A day after the Russian missile attack, Ukraine’s president said he was “left alone” to fight Russia and his calls for 27 European nations seeking to join NATO go unanswered. His frustrations were expressed at a time when a Russian convoy of tanks was less than 10 km from the capital Kiev, thousands of Ukrainians were displaced and took refuge in metro stations to protect themselves from the bombs which have destroyed buildings and killed people.

There have been weeks of talks, warnings that have only heightened tensions. Finally, war broke out. The Russian attack on Ukraine was of particular significance as Europe experienced the first war since World War II. But for Asia and Africa too, the war is not so far away.

The fields are still there. All it takes is a pretext to rage a war. Whether it’s the 1982 British air strike on Argentina, the French air force strike in Mali in 2013, the American air strike or drones in Libya and Syria, or of the full-scale war in Iraq and Afghanistan – pretexts were made for every attack, as in the case of the Russian invasion of Ukraine.

But, once hooked to a war, you will find yourself fighting all alone. Invaders are powerful whether alone or in groups. The situation is worse for the victim, Ukraine in this case. “We have been left alone to defend our nation. Who is ready to fight with us? I don’t see anyone,” Ukrainian President Volodymyr Zelensky said on Friday.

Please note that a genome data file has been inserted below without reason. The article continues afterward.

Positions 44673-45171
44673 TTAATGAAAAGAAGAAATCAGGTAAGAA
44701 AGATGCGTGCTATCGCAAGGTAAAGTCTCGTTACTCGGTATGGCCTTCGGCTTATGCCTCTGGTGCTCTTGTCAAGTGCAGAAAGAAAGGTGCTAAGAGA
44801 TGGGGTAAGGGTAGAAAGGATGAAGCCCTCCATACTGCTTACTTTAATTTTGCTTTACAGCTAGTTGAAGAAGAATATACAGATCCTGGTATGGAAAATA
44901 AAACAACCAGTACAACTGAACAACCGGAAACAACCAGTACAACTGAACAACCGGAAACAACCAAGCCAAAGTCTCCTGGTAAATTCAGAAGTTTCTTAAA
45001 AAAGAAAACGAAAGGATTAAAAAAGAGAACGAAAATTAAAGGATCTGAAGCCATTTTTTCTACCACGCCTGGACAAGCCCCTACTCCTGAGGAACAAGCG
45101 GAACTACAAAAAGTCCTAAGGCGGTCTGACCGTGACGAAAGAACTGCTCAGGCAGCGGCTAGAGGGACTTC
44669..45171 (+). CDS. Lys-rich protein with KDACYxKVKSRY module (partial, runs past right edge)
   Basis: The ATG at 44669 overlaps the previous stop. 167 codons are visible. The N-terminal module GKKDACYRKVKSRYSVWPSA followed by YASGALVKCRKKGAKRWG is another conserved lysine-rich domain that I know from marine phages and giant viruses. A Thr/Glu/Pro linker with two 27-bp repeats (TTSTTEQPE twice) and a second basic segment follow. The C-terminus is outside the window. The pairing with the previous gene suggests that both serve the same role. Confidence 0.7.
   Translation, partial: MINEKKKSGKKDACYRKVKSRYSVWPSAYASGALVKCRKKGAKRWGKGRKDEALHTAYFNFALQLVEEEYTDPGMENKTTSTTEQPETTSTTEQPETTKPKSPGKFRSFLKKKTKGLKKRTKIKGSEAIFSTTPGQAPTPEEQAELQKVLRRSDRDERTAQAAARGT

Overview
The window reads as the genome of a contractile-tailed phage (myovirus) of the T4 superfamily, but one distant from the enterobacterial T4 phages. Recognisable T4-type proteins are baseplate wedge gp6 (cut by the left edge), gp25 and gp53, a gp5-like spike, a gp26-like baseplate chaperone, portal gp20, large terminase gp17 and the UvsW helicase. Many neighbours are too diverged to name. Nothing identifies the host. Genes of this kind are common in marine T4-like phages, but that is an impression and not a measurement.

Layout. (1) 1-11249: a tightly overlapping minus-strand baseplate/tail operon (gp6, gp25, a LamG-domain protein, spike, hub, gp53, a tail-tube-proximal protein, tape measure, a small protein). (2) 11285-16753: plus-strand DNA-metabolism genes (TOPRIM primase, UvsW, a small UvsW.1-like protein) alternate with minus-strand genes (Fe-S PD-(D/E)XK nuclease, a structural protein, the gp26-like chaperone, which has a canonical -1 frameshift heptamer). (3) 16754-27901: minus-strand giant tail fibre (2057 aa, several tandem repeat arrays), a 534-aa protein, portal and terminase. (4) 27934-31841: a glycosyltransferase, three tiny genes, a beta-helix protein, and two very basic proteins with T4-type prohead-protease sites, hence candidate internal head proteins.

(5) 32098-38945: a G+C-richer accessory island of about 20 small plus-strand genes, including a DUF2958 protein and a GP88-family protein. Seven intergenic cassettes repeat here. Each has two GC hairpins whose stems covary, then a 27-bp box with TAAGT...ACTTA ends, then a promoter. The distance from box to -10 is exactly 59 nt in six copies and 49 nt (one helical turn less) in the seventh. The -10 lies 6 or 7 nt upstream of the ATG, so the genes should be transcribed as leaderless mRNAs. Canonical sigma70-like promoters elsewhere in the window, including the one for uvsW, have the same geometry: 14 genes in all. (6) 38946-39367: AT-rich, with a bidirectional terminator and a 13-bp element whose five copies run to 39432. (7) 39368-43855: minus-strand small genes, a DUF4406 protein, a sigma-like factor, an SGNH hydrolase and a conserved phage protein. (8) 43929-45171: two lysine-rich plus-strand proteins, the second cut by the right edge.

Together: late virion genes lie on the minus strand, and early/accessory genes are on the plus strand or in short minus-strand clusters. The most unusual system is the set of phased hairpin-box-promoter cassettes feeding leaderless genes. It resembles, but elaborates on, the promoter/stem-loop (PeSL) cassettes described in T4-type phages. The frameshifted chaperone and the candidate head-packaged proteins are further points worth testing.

In theory, no one wants war. But in practice, it happens. The UN, high-level diplomacy involving the major powers, talks – all efforts fail and war becomes inevitable.

And with every war comes a huge cost that must be paid primarily by the warring parties, then neighbors and the rest of the world – directly or indirectly.

War is blood, destruction, massacres, displacements, refugees, famines. These are human costs. There are also economic costs. In most wars, government debt, inflation, and tax rates rise, consumption and investment decline, and military spending replaces more productive government investment in high-tech industries, education, or infrastructure – all of which seriously affect long-term economic growth rates.

5 cigarettes for an egg

The last century has seen the two worst wars in human history, the second being the most destructive and costly, ruining much of Europe and Asia, as well as parts of the Africa.

In addition to wreaking havoc on military and civilian lives, the fighting and bombing of World War II leveled towns and villages, destroyed bridges and railroads, and scorched the countryside.